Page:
“Supercomputers already contain both electronic and optical components to do massive calculations very fast,” said Alexandra Boltasseva, Purdue professor of electrical and computer engineering, whose lab specializes in plasmonic materials. “What we’re working on would fit very well into this hybrid model, so we don’t have to wait to use it when computer chips go all-optical.”

Development of the plasmon assisted electro-optic modulator required expertise in not only plasmonics, but also integrated circuitry and nanophotonics from the leading group of Juerg Leuthold at ETH Zürich – including Christian Haffner and other group members – and in opto-electronic switching materials from Larry Dalton’s group at the University of Washington. Haffner and Nathaniel Kinsey, former Purdue student and now a professor of electrical and computer engineering at Virginia Commonwealth University, along with Leuthold, Shalaev and Boltasseva, conceived the idea of a low-loss plasmon assisted electro-optic modulator for subwavelength optical devices,  including compact on-chip sensing and communications technologies. 

Writer: Kayla Wiles


Low-loss plasmon-assisted electro-optic modulator

Christian Haffner1, Daniel Chelladurai1, Yuriy Fedoryshyn1, Arne Josten1, Benedikt Baeuerle1, Wolfgang Heni1, Tatsuhiko Watanabe1, Tong Cui1, Bojun Cheng1, Soham Saha3, Delwin L. Elder2, Larry. R. Dalton2, Alexandra Boltasseva3, Vladimir M. Shalaev3, Nathaniel Kinsey4 and Juerg Leuthold1

1ETH Zürich, Zürich, Switzerland

2University of Washington, Seattle, WA, USA

3Purdue University, West Lafayette, IN, USA

4Virginia Commonwealth University, Richmond, VA, USA

doi: 10.1038/s41586-018-0031-4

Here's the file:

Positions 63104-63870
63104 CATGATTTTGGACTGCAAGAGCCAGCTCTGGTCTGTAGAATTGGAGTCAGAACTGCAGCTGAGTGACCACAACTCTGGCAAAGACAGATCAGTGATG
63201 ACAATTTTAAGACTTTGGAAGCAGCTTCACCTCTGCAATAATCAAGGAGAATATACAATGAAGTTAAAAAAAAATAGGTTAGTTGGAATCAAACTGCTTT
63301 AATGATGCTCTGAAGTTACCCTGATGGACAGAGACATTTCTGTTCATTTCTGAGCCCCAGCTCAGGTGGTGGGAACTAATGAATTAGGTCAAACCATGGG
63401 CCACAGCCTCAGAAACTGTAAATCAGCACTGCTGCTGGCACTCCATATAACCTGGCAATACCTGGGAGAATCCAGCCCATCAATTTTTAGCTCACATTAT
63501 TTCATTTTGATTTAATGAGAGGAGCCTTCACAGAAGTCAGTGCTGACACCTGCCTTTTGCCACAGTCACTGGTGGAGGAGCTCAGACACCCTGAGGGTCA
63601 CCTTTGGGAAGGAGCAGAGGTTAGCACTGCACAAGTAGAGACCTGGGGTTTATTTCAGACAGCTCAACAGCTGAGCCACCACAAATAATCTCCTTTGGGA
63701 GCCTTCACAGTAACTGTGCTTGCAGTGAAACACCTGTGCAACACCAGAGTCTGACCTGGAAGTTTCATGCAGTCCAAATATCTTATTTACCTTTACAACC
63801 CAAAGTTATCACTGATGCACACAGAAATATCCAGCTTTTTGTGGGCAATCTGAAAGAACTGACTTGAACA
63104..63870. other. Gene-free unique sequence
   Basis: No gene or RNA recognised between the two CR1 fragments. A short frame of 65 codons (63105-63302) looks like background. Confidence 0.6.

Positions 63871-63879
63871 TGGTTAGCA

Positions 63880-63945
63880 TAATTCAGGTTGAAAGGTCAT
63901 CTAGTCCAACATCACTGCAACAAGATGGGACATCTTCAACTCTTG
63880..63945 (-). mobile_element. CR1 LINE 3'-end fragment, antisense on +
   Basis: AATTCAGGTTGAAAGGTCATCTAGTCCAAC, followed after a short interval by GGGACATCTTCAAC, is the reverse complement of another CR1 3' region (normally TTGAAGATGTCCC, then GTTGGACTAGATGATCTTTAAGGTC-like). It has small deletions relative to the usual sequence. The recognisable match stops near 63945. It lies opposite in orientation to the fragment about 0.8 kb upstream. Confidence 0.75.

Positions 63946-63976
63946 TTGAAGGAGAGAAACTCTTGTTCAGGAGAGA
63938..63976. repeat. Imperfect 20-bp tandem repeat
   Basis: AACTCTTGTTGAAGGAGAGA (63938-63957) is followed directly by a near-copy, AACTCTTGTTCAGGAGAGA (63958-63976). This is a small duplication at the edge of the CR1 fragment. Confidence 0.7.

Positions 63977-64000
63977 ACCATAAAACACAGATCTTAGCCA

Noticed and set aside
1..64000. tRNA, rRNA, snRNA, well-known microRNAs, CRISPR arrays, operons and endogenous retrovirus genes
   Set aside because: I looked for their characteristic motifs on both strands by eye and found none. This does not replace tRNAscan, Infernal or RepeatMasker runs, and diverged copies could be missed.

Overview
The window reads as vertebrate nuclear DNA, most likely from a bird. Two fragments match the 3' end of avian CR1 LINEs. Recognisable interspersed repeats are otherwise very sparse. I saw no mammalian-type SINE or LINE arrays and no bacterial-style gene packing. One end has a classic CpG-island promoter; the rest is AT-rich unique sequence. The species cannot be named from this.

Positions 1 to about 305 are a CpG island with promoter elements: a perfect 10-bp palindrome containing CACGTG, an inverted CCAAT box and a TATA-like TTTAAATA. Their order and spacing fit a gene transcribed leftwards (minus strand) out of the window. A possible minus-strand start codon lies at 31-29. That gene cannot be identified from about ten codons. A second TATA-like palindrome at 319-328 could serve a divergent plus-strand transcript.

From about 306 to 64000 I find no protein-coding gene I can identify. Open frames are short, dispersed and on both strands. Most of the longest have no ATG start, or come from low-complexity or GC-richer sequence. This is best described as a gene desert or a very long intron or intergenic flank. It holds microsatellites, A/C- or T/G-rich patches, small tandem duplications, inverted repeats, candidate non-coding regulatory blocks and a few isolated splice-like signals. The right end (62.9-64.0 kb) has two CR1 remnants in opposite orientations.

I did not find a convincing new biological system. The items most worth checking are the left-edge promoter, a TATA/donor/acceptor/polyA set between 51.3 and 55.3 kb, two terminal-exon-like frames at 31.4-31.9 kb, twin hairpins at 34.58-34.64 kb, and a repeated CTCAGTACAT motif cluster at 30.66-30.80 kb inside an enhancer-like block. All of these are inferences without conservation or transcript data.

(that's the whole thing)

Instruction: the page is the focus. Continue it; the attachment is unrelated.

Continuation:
For nearly two decades, researchers in the field of plasmonics— which studies the coupling of electromagnetic waves to the motion of free electrons near the surface of a metal—have sought to realize subwavelength optical devices for information technology, sensing, nonlinear optics, optical nanotweezers and biomedical applications. However, the electron motion generates heat through ohmic losses. Although this heat is desirable for some applications such as photo-thermal therapy, it is a disadvantage in plasmonic devices for sensing and information technology and has led to a widespread view that plasmonics is too lossy to be practical. Here we demonstrate that the ohmic losses can be bypassed by using ‘resonant switching’. In the proposed approach, light is coupled to the lossy surface plasmon polaritons only in the device’s off state (in resonance) in which attenuation is desired, to ensure large extinction ratios between the on and off states and allow subpicosecond switching. In the on state (out of resonance), destructive interference prevents the light from coupling to the lossy plasmonic section of a device. To validate the approach, we fabricated a plasmonic electro-optic ring modulator. The experiments confirm that low on-chip optical losses, operation at over 100 gigahertz, good energy efficiency, low thermal drift and a compact footprint can be combined in a single device. Our result illustrates that plasmonics has the potential to enable fast, compact on-chip sensing and communications technologies.